Pass Me the Bread Basket
When Ah La Ko-Oh came to the United States for college, there were many things she missed about her Brazilian homeland. But one thing she missed more than any other was a delicious, crunch-yet-cheesy mouthful of homemade PDQ.
“PDQ stands for Pão de Queijo—a small, cheese-flavored tapioca roll,” she explains. “It’s a popular breakfast and snack food in my native Brazil. We eat it almost daily. It’s also eaten in other South American countries, but under different names.” Ah La describes PDQ as a perfect balance of crispy outside and chewy inside. It’s naturally gluten- and yeast-free, cheese is mixed in the dough, and is made with completely natural ingredients.
A perfect PDQ only stays fresh for about a day. But Ah La says she rarely sees hers last that long—especially at the bakery-cafe she recently opened in New York’s Seaport District, where she serves up freshly baked bite-sized PDQ all day long. When Ah La couldn’t find good PDQ in the United States, she got inspired to create her own—and share this flavor sensation with her friends in the bustling city of New York.
From this inspiration, Cafe Patoro was born.
“We started in 2013,” says Ah La. “We did street fairs for a summer. Then, last year, we were able to secure a location, do renovations and officially open our own bakery six months ago.” Ah La says at first she ran the business solo. Now, thanks to its success, her husband has sold his own venture and joined her in this tapioca cheese bread revolution.
Daily, the Cafe Patoro bakery creates PDQ in a variety of flavors, each offering a twist on the Original classic tapioca-and-cheese base. Mouthwatering options include Black Olives, Jalapeno, Maple Bacon, Pesto, and Roasted Garlic. The bakery also recently expanded their lineup of noshables to include traditional Brazilian sweets, as well as other bakery options like muffins.
So how does Ah La entice American foodies to try this unique kind of cheese bread most have never heard of? “I tell them, ‘If you like cheese and bread, you’re going to love it,’ she chuckles. And if they are gluten free, I tell them, ‘This is a kind of bread you can actually have.’” She finds that many of her happy customers do have gluten intolerance, including celiac disease—a life threatening gluten intolerance that makes eating out more challenging—or have traveled to Brazil, or have Brazilian family or friends. This latter demographic is incredibly thrilled to have found PDQ again, and to enjoy it in such warm, welcoming environment.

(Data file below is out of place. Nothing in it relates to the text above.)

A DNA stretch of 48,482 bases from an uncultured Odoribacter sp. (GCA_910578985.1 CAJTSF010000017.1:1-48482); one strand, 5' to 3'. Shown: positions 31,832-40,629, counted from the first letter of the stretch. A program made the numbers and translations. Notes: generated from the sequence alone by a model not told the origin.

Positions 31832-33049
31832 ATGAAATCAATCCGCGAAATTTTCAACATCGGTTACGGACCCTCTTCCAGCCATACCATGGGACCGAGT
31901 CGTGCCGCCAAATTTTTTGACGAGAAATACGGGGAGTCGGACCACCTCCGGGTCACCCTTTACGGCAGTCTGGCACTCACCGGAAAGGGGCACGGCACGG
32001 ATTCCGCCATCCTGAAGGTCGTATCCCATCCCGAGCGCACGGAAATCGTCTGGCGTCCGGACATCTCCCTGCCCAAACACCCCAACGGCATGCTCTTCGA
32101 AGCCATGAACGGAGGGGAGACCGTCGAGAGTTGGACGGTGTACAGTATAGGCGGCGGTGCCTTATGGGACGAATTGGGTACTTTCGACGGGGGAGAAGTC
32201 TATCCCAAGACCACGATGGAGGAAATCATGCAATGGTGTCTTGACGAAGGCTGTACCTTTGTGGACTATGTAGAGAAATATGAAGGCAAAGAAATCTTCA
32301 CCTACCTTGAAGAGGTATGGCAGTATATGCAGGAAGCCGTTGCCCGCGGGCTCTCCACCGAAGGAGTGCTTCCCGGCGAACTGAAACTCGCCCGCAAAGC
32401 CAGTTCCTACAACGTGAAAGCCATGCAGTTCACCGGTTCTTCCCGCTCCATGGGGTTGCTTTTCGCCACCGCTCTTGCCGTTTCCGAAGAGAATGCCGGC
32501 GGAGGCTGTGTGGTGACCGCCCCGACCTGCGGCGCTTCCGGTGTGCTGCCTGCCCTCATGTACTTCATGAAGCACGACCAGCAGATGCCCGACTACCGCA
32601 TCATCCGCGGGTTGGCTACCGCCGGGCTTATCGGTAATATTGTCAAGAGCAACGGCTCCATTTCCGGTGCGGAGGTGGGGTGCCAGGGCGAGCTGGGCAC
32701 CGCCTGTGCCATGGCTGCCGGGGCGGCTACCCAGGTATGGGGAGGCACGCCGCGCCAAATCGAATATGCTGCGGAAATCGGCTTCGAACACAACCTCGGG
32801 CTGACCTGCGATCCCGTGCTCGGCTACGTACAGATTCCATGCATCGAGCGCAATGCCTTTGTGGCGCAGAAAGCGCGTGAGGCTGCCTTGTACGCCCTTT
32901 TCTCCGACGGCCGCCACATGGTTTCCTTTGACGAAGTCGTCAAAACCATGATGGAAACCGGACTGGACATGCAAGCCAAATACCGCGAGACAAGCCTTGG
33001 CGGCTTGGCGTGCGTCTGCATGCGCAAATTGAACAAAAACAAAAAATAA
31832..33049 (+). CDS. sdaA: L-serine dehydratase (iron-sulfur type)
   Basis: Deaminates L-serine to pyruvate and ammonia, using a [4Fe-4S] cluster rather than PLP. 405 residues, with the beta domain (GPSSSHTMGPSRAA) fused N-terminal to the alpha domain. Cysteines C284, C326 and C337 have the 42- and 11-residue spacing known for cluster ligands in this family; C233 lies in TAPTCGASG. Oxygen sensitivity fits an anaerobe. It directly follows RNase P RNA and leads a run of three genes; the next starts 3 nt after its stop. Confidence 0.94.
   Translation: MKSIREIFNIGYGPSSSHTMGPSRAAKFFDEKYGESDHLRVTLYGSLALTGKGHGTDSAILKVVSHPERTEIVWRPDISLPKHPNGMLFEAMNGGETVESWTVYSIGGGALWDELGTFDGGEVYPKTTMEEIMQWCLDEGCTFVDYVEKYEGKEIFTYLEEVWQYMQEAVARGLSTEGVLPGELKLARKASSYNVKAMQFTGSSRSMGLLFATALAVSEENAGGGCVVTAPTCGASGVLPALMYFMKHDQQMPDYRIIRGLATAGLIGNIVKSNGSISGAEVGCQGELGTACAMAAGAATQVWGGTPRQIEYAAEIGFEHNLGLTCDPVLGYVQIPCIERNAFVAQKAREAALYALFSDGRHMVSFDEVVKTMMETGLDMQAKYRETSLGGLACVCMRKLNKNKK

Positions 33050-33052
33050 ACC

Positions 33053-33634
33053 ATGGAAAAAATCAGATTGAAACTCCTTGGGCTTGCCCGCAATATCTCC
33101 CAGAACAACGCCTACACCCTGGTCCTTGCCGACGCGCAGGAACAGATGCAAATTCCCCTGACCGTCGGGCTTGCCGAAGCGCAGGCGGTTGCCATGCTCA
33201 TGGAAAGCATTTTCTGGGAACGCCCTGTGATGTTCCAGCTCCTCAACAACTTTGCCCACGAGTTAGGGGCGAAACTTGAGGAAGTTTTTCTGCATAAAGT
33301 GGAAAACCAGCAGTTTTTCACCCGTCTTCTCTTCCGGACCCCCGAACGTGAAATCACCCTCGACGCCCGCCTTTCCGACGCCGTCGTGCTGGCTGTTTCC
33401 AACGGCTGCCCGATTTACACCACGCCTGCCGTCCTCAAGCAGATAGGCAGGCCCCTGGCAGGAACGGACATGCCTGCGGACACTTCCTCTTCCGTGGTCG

Which is where The Basket Lady comes in.
During the early street fair phase of Ah La’s business, she made extensive use of baskets for presentation. The handwoven aesthetic fit the homemade nature of her product. Plus, it matched the breezy, hand-made vibe of the fairs. At first, Ah La bought mass-produced baskets for her stand but quickly became frustrated with the quality. When the time came to open Cafe Patoro, she decided to honor her roots again with a warm basket-themed motif. “When you go over to someone’s house, you congregate around the kitchen table,” she says. “I wanted walking into Cafe Patoro to feel that exact same way.”
But this time, she needed higher-quality baskets to withstand rigorous every day use while accurately reflecting the quality of her product.
After doing online research on baskets, Ah La found herself attracted to The Basket Lady’s products on Amazon.com. She followed the link over to The Basket Lady website and was instantly impressed with the quality and selection. From there, Ah La reached out to Kelli Katch, COO of The Basket Lady, for advice on which baskets might best suit her unique needs. Kelli had plenty of options for Ah La to choose from—and today, the PDQ baker extraordinaire couldn’t be happier with the results in her new bakery space.
“I absolutely love it,” Ah La smiles. “And it works just as well as a non-fancy trash can.”
Ah La’s two top baskets, she says, are the Large Wicker Storage Trunk, which she keeps behind the counter full of napkins and other staples they use on a daily basis, and the Wicker Trash Can, which people say is the fanciest trash can they’ve ever seen. “I absolutely love it,” Ah La smiles. “And it works just as well as a non-fancy trash can.” The elegant styling combines with craftsmanship that stands up to Ah La’s seven-day-a-week schedule. And that’s pretty much a match made in heaven.
Ah La admits that while she is passionate about the products andquality she receives from The Basket Lady, the “clincher” for her washer initial email exchange with Kelli. Dealing with a real person whoknew the product inside out, and could advise her on selections,sealed her comfort with her investment in The Basket Lady’s heirloom products.
After all, for a product as hand-crafted as Ah La’s PDQs, nothing lessthan a hand-crafted accessory will do. Cafe Patoro and The BasketLady are proud to partner together, serving up this beauty and tastein this delicious but hard-to-find Brazilian treat.
Visit Cafe Patoro online at cafepatoro.com or enjoy the bakery at 223 Front Street, New York, NY 10038